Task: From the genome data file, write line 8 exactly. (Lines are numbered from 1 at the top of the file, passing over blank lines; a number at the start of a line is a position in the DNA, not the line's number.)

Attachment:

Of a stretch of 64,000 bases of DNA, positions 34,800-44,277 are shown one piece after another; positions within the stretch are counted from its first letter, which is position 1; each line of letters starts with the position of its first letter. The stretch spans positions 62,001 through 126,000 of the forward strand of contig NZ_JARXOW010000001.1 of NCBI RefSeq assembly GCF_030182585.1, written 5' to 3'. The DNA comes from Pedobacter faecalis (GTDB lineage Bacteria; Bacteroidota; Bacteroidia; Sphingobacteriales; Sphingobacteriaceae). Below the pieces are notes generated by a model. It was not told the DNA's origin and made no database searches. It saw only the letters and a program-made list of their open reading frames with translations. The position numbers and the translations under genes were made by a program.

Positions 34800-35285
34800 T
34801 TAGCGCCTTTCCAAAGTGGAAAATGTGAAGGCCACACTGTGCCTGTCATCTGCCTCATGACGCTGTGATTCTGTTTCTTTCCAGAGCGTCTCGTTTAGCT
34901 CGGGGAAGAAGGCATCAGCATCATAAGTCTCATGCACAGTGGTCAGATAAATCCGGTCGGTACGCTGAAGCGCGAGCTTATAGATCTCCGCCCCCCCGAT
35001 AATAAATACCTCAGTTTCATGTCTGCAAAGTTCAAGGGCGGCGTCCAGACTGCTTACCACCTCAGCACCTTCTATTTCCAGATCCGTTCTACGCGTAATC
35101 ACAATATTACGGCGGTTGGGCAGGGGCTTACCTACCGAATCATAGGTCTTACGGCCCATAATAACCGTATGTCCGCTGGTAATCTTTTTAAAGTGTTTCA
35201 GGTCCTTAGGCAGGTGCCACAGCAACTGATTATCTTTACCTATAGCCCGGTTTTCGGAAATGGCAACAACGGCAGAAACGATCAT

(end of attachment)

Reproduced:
35201 GGTCCTTAGGCAGGTGCCACAGCAACTGATTATCTTTACCTATAGCCCGGTTTTCGGAAATGGCAACAACGGCAGAAACGATCAT